WATCH: Enabled engineering

Feb 15, 2016
Jim Day

Justin DeCross of Rochester was diagnosed with Duchenne muscular dystrophy at a young age.

Up until now, this diagnosis would have meant he would have little chance to live into adulthood.

But by combining physical therapies and medications, DeCross has become an exception to previous outlooks.

DeCross is now actively planning his life beyond his 20s and his career after college.

There’s some new technology available for those who are visually impaired.

The Association for the Blind and Visually Impaired, or ABVI, hosted a technology fair on Thursday showcasing the latest advances in adaptive equipment. Nearly a dozen vendors from across New York, and the northeast, participated in the “What’s the Latest” event.

"I get a lot of phone calls on what kind of computer should I get? What kind of phone should I buy? ” says  Chris Frank who is the team leader of employment and technology services for ABVI.

The Rochester region has a long history of deaf education and culture, but highly trained members of the deaf community are moving out of the region due to a lack of jobs.

One firm that recently opened an office in the city is calling for companies to take advantage of the talent in their own backyard.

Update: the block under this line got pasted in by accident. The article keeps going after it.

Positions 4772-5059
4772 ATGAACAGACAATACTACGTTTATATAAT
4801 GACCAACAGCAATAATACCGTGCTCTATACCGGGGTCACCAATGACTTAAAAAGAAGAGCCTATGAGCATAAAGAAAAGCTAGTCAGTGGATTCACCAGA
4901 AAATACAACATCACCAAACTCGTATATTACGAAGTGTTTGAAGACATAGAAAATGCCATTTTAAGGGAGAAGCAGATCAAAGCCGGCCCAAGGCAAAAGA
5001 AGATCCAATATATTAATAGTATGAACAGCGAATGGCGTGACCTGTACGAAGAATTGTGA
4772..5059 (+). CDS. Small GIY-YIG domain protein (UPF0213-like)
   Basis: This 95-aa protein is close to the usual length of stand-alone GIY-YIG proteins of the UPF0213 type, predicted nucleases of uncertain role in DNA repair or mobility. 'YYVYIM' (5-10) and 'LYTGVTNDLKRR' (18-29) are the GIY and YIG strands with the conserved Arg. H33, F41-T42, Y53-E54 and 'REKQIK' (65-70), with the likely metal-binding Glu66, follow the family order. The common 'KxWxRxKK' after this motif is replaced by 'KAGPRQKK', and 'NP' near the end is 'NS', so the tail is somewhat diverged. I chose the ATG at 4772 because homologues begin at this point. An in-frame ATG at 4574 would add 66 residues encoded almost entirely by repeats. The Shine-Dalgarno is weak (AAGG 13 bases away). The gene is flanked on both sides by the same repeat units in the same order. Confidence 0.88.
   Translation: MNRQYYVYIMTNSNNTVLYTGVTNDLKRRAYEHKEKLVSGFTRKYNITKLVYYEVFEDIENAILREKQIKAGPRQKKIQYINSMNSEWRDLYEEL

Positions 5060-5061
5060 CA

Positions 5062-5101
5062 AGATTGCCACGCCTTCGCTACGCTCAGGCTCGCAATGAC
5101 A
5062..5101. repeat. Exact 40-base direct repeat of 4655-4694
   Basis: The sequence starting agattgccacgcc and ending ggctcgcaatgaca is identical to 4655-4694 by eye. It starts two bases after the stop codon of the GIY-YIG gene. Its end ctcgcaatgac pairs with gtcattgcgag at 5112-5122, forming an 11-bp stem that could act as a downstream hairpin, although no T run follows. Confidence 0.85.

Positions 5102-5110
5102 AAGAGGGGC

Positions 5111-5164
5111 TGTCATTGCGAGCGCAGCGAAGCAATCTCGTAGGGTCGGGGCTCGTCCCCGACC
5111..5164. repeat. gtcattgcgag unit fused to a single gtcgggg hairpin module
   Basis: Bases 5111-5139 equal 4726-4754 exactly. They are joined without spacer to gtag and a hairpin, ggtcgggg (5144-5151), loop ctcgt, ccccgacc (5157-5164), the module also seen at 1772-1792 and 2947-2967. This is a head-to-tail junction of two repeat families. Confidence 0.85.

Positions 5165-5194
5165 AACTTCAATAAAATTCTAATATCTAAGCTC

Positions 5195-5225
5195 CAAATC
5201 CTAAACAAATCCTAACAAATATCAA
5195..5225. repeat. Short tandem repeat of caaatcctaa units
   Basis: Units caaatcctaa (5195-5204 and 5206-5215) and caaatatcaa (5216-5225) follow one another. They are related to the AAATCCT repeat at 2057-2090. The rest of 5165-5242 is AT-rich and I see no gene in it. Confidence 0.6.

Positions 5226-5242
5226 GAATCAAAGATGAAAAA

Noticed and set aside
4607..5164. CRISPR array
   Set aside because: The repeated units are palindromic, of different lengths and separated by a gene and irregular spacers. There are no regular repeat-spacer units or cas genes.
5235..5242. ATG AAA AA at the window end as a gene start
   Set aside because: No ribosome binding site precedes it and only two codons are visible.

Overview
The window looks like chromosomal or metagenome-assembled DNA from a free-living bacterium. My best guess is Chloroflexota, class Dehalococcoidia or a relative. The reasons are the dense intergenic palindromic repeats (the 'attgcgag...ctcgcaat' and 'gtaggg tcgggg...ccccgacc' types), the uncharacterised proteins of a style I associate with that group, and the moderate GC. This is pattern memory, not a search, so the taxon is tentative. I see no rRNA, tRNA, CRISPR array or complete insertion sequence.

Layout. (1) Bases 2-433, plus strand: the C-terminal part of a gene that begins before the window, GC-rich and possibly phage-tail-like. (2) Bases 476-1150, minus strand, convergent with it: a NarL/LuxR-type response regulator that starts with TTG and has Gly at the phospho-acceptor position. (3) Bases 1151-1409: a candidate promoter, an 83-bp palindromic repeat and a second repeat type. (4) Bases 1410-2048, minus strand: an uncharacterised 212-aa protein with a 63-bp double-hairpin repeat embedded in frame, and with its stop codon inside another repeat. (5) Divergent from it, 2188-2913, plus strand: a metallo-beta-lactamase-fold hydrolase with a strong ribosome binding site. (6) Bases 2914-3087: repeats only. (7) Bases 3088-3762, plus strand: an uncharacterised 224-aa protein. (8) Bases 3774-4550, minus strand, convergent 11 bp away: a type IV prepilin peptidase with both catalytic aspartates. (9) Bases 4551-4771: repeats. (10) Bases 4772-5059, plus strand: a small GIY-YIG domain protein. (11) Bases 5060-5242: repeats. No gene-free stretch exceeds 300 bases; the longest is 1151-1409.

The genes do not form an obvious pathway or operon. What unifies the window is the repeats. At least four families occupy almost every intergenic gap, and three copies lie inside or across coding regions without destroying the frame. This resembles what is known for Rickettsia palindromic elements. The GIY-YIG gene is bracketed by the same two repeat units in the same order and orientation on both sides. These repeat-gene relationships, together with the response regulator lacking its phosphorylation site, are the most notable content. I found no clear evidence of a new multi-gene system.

Zack Seward / WXXI

Angella Luyk, owner of Midnight Janitorial, runs a finger along a wooden banister.

"One of the hard things with an old mansion like this is dust," says Luyk, walking up an ornate stairway. "Dust, dust, dust and cobwebs."

And while Luyk says her cleaners have the dust under control, they joke that occasionally they're plagued by something beyond their expertise: ghosts.

"I don't believe in ghosts, but my hair would stand up like it was really somebody there!" laughs employee Jessica Perez, as she cleans a law office in the converted East Avenue mansion.

"When you walk in the day after we've cleaned, it smells clean, it feels clean," owner Luyk says. "And we're ghost hunters - just kidding about that part."

One thing Luyk isn't kidding about: giving people with disabilities a shot at steady employment.